Oh, Tabasco, how much do I love thee?
The narrow bottle, wedged next to the napkins and salt and pepper, has always been a part of my earliest food memories and proceeds almost anything else on the table. It is a sauced etched in my mind, its hot and tangy flavor surely a part of my DNA by now. I suspect it’s this way for millions of people, too. I’ve just never been able to get enough of the stuff.
I got to spend a few days in Avery Island, Louisiana, home to the McIlhenny Company that makes the Tabasco hot sauce. It’s been made here since its invention in 1868, its recipe unchanged for over 142 years. And if something is good, why change it? To make Tabasco sauce, you only need a few things: peppers, salt, vinegar and time. But Tabasco does indeed have a secret ingredient that makes it so extremely special: the people that have made the sauce for generations.
(and no, there are no people IN the sauce, please don’t get all Sweeny Hot Sauce Todd on me, please)
To visit Avery Island and the McIlhenny Company is like walking into a textbook on regional Louisiana history, followed by a textbook on American history. It’s a family-owned company that was founded by Edmund McIlhenny and is still run by the family today. In fact, many of the employees have been with the company for generations. And Avery Island itself is quite special. Located in Iberia Parish, Avery Island is located on top of a salt dome and has been involved in the salt trade even longer than the production of Tabasco. These two things go hand in hand, we’ll get to that in a few.
The history of this place and the company itself is so rich, so deep, I couldn’t even scratch the surface in a blog post. If you have a chance to visit I encourage you to do so and while you’re at it, take a look at this book. I’ve just finished reading it and my head is spinning.
The making of Tabasco is a very simple process but that doesn’t mean it’s easy. Capsicum frutescens are grown on Avery Island, tended and cared for in greenhouses scattered around the island. Because the demand for Tabasco is so big, seeds are then taken from the plants and sent all over the world to be grown into pepper plants. This allows for year-long growing in places like Central and South America because these plants need ample heat and sunlight to grow. Once the plants produce the peppers needed for Tabasco, they’re sent back to Louisiana where the mixing and aging process begins. Here’s where the magic happens!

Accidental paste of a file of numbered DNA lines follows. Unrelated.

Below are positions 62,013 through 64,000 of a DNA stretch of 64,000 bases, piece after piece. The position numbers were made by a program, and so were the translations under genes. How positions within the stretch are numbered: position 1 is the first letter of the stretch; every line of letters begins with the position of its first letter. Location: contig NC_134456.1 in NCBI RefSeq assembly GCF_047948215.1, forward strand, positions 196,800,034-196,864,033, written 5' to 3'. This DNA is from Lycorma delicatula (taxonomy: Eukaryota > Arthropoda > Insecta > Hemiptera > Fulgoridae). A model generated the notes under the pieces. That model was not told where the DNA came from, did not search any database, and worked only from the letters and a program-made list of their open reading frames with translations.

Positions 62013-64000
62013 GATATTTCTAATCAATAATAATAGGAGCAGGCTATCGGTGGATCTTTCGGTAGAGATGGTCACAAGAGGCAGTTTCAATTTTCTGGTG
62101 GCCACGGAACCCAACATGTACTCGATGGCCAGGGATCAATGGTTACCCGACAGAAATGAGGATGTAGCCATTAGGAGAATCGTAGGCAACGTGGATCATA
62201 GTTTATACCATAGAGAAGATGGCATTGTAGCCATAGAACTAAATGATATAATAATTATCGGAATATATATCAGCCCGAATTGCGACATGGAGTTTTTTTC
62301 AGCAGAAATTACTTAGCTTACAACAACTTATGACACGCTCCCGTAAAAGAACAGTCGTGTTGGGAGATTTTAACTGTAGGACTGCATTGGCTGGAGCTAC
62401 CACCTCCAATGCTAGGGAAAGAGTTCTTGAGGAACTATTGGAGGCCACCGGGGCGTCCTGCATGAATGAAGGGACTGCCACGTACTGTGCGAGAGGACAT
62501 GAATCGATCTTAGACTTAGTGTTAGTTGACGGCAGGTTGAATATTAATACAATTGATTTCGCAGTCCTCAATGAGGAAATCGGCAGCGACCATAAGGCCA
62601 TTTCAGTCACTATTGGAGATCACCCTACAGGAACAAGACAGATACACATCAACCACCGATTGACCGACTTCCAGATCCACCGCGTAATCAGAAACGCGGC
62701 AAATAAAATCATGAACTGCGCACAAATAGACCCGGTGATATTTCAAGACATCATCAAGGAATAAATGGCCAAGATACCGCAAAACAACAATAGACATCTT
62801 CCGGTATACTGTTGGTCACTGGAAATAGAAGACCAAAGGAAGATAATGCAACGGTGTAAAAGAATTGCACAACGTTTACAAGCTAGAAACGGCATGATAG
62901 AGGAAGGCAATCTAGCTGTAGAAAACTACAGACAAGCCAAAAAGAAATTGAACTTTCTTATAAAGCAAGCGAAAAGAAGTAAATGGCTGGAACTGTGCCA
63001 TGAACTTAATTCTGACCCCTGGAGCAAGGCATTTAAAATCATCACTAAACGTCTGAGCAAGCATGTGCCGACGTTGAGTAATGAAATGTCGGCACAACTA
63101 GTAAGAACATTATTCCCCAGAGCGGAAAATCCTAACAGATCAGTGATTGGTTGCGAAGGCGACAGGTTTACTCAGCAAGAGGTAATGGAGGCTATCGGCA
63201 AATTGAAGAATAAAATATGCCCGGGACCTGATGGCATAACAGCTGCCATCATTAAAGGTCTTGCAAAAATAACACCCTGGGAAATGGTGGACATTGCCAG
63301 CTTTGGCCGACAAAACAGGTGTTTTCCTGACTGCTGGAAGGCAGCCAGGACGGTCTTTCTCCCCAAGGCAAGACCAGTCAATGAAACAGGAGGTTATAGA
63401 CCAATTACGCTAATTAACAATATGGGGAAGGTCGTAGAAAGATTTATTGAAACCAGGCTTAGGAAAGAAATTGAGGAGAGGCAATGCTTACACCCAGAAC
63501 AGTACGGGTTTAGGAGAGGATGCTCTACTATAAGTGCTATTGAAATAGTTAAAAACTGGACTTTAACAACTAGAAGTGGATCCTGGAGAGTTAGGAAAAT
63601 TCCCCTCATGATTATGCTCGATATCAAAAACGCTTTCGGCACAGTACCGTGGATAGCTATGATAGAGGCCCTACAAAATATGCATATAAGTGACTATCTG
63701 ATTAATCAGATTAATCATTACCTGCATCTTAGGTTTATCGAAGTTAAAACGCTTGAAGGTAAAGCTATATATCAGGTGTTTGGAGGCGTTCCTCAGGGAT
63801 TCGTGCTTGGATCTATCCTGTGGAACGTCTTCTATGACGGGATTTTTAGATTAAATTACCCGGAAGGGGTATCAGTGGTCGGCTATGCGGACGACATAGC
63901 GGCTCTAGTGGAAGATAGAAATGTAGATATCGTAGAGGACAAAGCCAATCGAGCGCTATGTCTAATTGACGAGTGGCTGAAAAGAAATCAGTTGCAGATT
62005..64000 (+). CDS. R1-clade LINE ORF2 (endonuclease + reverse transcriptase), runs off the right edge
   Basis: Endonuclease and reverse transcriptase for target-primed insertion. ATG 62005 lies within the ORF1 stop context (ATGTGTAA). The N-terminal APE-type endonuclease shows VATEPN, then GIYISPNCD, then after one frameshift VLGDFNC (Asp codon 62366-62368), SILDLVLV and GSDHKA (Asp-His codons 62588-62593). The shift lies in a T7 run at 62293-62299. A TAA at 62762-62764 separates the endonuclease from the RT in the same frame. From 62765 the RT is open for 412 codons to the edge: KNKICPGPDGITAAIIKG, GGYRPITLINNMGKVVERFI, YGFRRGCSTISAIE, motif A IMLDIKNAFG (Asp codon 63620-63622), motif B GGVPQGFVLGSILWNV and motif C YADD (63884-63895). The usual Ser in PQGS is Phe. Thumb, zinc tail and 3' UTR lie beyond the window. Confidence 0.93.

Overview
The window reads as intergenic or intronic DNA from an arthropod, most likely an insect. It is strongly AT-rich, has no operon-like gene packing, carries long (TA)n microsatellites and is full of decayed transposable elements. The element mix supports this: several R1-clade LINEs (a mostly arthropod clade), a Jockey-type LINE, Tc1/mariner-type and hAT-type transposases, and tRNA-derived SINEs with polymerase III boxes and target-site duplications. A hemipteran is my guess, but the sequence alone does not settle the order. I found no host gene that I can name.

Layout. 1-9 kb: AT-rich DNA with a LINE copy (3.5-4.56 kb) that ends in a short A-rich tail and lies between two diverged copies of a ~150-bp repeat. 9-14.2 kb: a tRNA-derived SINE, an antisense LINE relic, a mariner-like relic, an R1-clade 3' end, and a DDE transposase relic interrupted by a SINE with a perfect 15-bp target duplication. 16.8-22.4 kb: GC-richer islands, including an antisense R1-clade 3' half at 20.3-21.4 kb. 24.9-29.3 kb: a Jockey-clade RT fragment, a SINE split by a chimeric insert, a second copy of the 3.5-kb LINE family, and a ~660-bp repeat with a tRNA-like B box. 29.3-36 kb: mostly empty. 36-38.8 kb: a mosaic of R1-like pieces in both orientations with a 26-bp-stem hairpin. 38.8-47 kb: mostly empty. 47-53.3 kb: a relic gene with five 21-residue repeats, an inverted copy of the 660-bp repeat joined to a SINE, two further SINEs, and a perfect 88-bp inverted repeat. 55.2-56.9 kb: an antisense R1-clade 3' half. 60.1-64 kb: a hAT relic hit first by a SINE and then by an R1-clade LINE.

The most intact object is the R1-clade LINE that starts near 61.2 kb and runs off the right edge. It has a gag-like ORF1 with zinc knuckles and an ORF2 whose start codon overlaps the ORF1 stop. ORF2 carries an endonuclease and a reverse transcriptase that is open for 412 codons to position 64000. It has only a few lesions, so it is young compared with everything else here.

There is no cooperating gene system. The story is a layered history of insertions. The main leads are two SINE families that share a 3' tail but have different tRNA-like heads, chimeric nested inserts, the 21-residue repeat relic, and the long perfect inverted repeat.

The peppers are mixed with a tiny bit of Avery Island’s own salt into a mixture called mash. This mash is placed in white oak barrels, covered with salt (it acts as a natural barrier) and then allowed to ferment for up to three years. Under the direction of Master Cooper Hamilton Polk, a few barrels were opened up for us to taste and see just how much the mash changes over the course of time.
He’s been with the McIlhenny Company for over 40 years and has even been the face of several advertisements. He graciously explain how oak barrels, once used for whiskey and bourbon, are retrofitted and reinforced to handle the acidic and spicy conditions of mash fermentation.
I was lucky enough to taste the pepper mash and folks, let me tell you something: IT IS HOT. It’s much hotter than what’s in the bottle, but that’s only because it hasn’t had time to mellow with age nor be balanced with vinegar. It’s freaking hot. I MEAN HOT.
Under close supervision and plenty of time, the mash is then taken out of the oak barrels and mixed with vinegar. It’s stirred constantly for several weeks and then strained of its seeds and skins and then bottled. This is the bright red sauce that you and I know and love but did you know it is sold in more than 160 countries and that the factory produces over 720,000 bottles a day? That’s a lot of peppers. I’m glad to know they are keeping up with my demand for the stuff.
Everything is done on Avery Island, including the bottling. Yes, I sang the theme to Laverne & Shirley but luckily the whizzing of equipment prevented me from making too much of a fool of myself. Schlemiel, schlimazel, hassenpheffer incorporated, I am so gonna do it.
Oh, did I mention lunch? Because many workers also live on Avery Island there’s a Tabasco Deli where we stopped for lunch. Can you imagine all the Tabasco condiments you could ever want, in every variety, on the tables for you to use? I had to sprinkle a little bit on my Boudin Po’Boy, of course. I was in heaven.